President Clinton announces New Mexico Domestic Violence Grants and urges Congress to pass Violence Against Women Legislation (9/25/00)
Today, President Clinton will call on Congress to reauthorize the Violence Against Women Act and will announce the final Department of Justice (DOJ) Violence Against Women Act (VAWA) grants for New Mexico at the Chavez Community Center in Santa Fe. This funding of $1.7 million is part of this fiscal year's $173 million in Justice VAWA grants, bringing nationwide VAWA funding to a total of over $1.6 billion. These grants help to make our streets, schools, and homes safe for all women and children. The grants announced today will: strengthen tribal law enforcement and prosecution efforts to combat violence against Native women; help develop coordinated responses to domestic violence and child abuse in rural areas; encourage state, local, and tribal governments to treat domestic violence as a serious violation of criminal law; and strengthen civil legal assistance programs. The President will urge Congress to act expeditiously to reauthorize VAWA, set to expire on September 30, so that the nearly 900,000 women who experience violence at the hands of an intimate partner every year will have a fighting chance to live lives free from violence.
VAWA'S SUCCESS IN COMBATING DOMESTIC VIOLENCE. Over the last seven years, the Clinton Administration has led an historic effort to reduce crime in our nation's communities and, in particular, to recognize and respond to the problem of violence against women. In 1994, with the President's strong support, Congress passed the landmark Violence Against Women Act, as part of the Administration's crime bill, which established new Federal criminal provisions and key grant programs to improve the criminal justice system's response to domestic violence, sexual assault and stalking, and to direct critical services to victims. VAWA programs are making a difference across the country. A recent report by the Bureau of Justice Statistics shows that domestic violence has declined since 1993. The number of women experiencing violence at the hands of an intimate partner declined 21 percent from 1993 to 1998, and in 1996, 1997, and 1998, intimate partners committed fewer murders than in any year since 1976. DOJ and the Department of Health and Human Services (HHS) have awarded over $1.6 billion in Federal grants to support the work of prosecutors, law enforcement officials, the courts, victim advocates, health care and social service professionals, and intervention and prevention programs. In addition, the Act established the Domestic Violence Hotline, which has received over 500,000 calls.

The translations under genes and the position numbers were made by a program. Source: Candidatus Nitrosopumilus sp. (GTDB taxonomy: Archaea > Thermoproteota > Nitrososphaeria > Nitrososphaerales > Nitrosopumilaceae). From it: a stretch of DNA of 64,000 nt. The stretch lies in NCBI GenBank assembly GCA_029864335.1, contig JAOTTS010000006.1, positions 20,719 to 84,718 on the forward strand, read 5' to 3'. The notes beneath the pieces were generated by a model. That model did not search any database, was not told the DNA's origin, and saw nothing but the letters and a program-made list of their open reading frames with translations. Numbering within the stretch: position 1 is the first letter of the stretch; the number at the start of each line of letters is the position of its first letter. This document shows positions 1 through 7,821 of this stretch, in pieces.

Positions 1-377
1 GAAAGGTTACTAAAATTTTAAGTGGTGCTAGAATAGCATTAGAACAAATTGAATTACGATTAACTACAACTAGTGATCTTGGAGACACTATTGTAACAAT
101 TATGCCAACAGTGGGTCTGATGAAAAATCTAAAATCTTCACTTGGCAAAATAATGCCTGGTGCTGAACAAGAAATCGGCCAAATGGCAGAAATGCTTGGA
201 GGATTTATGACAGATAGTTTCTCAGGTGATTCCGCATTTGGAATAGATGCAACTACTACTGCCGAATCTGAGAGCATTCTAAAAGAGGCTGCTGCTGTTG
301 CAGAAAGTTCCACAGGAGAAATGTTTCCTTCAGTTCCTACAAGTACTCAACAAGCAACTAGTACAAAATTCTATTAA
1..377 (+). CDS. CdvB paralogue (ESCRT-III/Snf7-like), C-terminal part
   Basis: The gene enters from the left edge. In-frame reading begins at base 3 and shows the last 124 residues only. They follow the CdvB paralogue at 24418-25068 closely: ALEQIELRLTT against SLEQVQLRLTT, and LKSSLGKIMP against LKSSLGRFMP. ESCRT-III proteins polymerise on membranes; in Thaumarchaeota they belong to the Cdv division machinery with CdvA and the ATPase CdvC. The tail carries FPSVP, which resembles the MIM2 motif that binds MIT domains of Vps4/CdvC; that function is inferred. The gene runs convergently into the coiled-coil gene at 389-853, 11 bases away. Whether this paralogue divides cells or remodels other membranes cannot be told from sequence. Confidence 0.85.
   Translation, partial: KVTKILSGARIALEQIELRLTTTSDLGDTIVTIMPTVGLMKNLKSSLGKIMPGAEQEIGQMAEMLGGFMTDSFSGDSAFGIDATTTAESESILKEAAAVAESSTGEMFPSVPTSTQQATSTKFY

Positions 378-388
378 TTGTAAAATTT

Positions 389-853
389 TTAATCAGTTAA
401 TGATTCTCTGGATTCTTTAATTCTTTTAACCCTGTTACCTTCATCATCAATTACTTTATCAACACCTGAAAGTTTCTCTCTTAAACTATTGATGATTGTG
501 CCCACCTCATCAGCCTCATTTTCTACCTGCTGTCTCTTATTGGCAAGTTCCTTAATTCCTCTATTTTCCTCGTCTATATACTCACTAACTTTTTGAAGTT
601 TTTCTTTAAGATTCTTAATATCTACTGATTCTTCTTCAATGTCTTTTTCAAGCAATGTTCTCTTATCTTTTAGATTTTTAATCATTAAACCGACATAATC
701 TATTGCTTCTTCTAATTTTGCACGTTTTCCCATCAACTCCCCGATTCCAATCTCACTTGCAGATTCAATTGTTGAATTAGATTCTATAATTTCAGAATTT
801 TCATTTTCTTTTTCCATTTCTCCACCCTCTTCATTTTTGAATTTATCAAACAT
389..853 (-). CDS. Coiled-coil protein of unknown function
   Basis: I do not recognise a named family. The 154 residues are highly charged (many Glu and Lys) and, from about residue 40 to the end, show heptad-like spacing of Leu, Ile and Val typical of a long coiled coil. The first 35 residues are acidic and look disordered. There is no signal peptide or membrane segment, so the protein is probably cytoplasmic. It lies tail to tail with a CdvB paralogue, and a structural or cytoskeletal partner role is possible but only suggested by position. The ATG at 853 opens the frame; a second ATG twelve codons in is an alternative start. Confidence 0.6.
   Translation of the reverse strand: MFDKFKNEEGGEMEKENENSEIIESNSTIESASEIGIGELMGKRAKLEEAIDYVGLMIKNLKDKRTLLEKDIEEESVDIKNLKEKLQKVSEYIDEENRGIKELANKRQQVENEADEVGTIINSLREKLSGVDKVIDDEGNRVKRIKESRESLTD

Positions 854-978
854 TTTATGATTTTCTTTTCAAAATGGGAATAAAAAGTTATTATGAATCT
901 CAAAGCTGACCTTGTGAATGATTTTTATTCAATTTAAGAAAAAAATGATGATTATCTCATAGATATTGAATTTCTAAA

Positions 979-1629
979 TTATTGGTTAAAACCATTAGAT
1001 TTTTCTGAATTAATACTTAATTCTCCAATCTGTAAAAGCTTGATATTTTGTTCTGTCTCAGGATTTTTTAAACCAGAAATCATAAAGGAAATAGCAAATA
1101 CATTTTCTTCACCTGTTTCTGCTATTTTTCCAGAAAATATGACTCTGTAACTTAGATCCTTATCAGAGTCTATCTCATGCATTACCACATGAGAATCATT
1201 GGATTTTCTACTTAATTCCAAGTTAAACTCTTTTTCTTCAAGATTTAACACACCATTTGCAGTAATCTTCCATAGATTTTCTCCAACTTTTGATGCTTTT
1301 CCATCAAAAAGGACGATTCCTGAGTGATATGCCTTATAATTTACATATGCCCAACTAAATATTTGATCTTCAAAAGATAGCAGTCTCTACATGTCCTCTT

VAWA MUST BE REAUTHORIZED. Although tremendous strides have been made, domestic violence still devastates the lives of many women and children. Nearly one-third of women murdered each year are killed by their intimate partners and violence by intimates accounts for over 20 percent of all violent crimes against women. If Congress fails to reauthorize VAWA, many critical programs may be jeopardized. Reauthorization legislation, which has broad bipartisan support, will help to: maintain existing programs; expand the investigation and prosecution of crimes of violence against women; provide greater numbers of victims with assistance; maintain and expand the domestic violence hotline, shelter, rape prevention and education programs; and support effective partnerships between law enforcement, victim advocates and communities.
VAWA GRANTS IN NEW MEXICO. Today, the President will announce approximately $1.7 million in VAWA funding for New Mexico that will be used to combat domestic violence. Here is how some of the grantees -- a legal services center, tribes, and a battered women's shelter -- will use this funding:
- El Refugio, Inc., a legal services center, which partners with a local domestic violence program, will provide training for law enforcement and judicial staff on domestic violence issues and legal representation to victims of domestic violence in restraining order and divorce cases. Previous civil legal assistance funding has enabled the center to provide legal representation and advocacy for victims of domestic violence who desperately need legal assistance.
- The Eight Northern Indian Pueblos Council, Inc., provides services to the Pueblos of Tesuque, Pojoaque, Santa Clara, San Ildelfonso, Picuris, Nambe, San Juan, and Taos. VAWA funds have enabled the Council to support legal services for victims, train tribal law enforcement, and provide direct victim services to the eight northern Pueblo communities. The Council will use this new grant to maintain and improve collaboration among social services, tribal police departments, tribal prosecutors, tribal courts, and the PeaceKeepers Domestic Violence Program.
- Morning Star House is a community-based advocacy program for women and children in Albuquerque. VAWA funding previously supported community outreach, interagency collaboration, services for women and children, and legal advocacy. Continuation funding will identify a network of safe houses for Indian women and children and develop a plan for a permanent shelter that is culturally appropriate for Indian women and children.
- With this new grant, Taos Pueblo will continue to work collaboratively with the Eight Northern Indian Pueblos Council, the New Mexico/Colorado Tribal Judges Association and the Southwest Intertribal Court of Appeals to implement its Family Protection Code. The Tribal Court and victim advocate have used previous funding to coordinate training for court staff and to encourage the implementation of mandatory arrest policies in the tribal police department.